Sam A. Baker is a popular Missouri State Park, let me stress popular... and why the heck not?! This park really seems to have it all, from zipping along on bicycle trails, grilling hotdogs over a campfire, popping a tent at one of two huge camping areas, taking a cooling dip in the clear St. Francis River, to hiking on one of four trails, there is a little something for everyone. There is an added bonus to Sam A. Baker too, if you happen to forget something back at home, the area boasts a Park Store that has just about anything you may need. But keep in mind, with so much to offer at Sam A. Baker, there are many who seek to really take advantage of it, and by that I mean, it may be a bit... crowded.
First Impressions of the ParkCampground 1. The campground was very nice, and despite the recent rains, our campsite (number 5) was relatively dry with only a few low spots gathering puddles. After pitching the tent we decided to take a nice, leisurely stroll through the campground. Making our way just a bit to the South we found the cool St. Francis River, nearly a clear as a window, carving out its gravel banks and creating perfect places to wade and swim in its refreshing waters. As we explored the campground further we found a very well traversed and well maintained Paved Bike Trail to the North, which is quite a perk for the visiting camping jogger. This trail stretches 1.5 miles and travels from campground 1 all the way to the park store, it travels along State Highway 143 and allows for some picturesque views of Big Creek as well.
It's All About the Amenities!After exploring the campground we journeyed over to the park store (which is VERY handy if you have found yourself forgetting something at home) and the park lodge. As Sam A. Baker does not allow you to transport your own firewood into the park, due to the emerald ash borer, so if you plan to have a campfire, be sure to pick up some wood at the store. Then while you're out you may like to take a quick stop at the Park Office and Visitor Center. There they will provide recreational equipment, free of charge, that you may use by simply checking the items out. After taking quick tours of the amenities we returned back to our campsite, flush with wood for a cozy campfire, ice cold sodas and some delicious chips from the store.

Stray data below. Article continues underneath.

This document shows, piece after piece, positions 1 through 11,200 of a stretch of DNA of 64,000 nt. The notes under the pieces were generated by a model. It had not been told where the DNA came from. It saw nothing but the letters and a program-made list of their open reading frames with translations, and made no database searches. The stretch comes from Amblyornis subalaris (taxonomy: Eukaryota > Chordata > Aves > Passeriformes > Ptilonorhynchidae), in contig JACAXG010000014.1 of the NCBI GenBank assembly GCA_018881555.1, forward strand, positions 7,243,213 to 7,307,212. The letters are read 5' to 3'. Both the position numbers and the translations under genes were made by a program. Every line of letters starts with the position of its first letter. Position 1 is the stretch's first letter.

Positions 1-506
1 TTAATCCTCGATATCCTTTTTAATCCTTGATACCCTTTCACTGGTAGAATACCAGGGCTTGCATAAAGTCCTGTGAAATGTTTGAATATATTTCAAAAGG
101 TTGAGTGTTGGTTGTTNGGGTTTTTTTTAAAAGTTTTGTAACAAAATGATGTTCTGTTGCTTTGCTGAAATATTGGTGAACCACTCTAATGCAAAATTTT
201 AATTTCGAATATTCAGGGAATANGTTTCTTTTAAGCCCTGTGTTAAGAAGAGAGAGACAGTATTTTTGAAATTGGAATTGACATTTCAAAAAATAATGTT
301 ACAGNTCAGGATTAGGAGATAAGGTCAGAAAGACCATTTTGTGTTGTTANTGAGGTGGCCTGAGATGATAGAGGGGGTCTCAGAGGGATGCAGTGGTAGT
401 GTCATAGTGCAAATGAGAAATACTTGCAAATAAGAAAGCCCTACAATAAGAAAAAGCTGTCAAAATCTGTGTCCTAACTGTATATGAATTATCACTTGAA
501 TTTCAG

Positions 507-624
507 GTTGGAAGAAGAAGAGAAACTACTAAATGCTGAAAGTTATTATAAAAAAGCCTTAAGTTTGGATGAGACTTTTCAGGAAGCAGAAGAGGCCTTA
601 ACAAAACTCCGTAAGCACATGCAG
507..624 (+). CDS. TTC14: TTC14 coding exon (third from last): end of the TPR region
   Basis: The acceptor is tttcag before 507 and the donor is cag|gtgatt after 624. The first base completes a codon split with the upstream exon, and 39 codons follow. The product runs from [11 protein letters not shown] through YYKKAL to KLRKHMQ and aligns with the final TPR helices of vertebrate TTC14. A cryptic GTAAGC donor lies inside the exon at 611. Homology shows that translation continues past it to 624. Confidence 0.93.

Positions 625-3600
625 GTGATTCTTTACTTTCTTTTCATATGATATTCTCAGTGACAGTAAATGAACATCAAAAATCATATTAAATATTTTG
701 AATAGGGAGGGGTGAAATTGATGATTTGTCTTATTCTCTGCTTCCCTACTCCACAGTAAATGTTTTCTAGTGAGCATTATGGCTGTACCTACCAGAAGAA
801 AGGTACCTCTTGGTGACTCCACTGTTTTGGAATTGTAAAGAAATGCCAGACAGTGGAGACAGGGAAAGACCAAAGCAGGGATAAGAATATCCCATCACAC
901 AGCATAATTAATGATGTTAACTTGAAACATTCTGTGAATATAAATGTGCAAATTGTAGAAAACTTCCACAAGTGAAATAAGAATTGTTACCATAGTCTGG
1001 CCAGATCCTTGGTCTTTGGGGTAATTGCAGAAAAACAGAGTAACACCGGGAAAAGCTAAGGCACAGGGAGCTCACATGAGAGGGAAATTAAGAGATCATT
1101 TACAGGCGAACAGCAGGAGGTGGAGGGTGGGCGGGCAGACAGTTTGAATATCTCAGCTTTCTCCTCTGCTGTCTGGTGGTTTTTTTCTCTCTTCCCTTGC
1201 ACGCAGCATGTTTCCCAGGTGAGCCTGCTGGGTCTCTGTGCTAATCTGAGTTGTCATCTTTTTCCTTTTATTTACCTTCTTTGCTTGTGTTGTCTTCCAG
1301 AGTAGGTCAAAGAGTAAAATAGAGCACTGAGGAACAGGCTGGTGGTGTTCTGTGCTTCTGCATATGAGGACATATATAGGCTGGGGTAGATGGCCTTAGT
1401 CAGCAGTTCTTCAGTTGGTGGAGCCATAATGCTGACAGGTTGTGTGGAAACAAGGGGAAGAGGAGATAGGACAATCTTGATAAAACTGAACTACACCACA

"Nocturnal Calls" and CampingOnce back at our campsite we started up our fire (due to the damp wood this was quite the undertaking, thank the heavens for lighter fluid) and roasted up some hotdogs, marveled as the fireflies faint green glow lit the night, told a few stories and then decided to get a good rest so we could explore the park even more the next day. After zipping up the tent, lying atop my sleeping bag I soon found myself being "gently" lulled to sleep with the echoing "Whoo HOOO" and "I'm SOOOOO Drunk" mating calls of the Migrating Midwestern Hooter, which were interrupted only by the heavy and constant "Ker-Thunk!" of the all to closely located latrine door. We did have a laugh out loud moment as our border collie, Hyatt, spotted a huge raccoon that had made its way onto our picnic table and attempted to leap through the mesh window of our tent in order to chase the raccoon away.
Upon awaking the next morning and with the migratory mating calls of the night now behind us, we decided to escape some of the more popular areas, in a desperate bid to get at least a small taste of the park's beauty without the crowds or noise. So we checked our area map and chose to set foot upon the Shut Ins Trail, a quick mile and a quarter hike out from just behind the Park Lodge, to see if we could find a slightly more secluded swimming hole.
The Shut Ins Trail
Swazye'esque mullets to boot. We swam for a bit more then decided to make our way back to camp for a spot of lunch. As we headed back down the trail, making our way toward the Park Lodge, we passed a steady stream of like minded visitors who may have been just like us, looking for that little hide-a-way in the middle of a very, very popular Missouri State Park.
Final ThoughtsWith so much to offer its no surprise that Sam A. Baker is so appealing to so many and there is no doubt that we'll return sometime and the 5.5 mile Mudlick Trail certainly looks very, very appealing, especially the Backpacker Camp located on a small spur of the Hike Only Section.. But the overall experience, for me, was it seemed simply too crowded. Sam A. Baker seemed (to me) more like a nature theme park than actual State Park and the campground, while very well maintained, was just a bit too... popular.
More Information:Sam A. Baker State Park Homepage
Sam A. Baker Hiking Trails
- Shut In Trail Map
Fishing Report and Prospects: St. Francis River (above Wappappello Lake)
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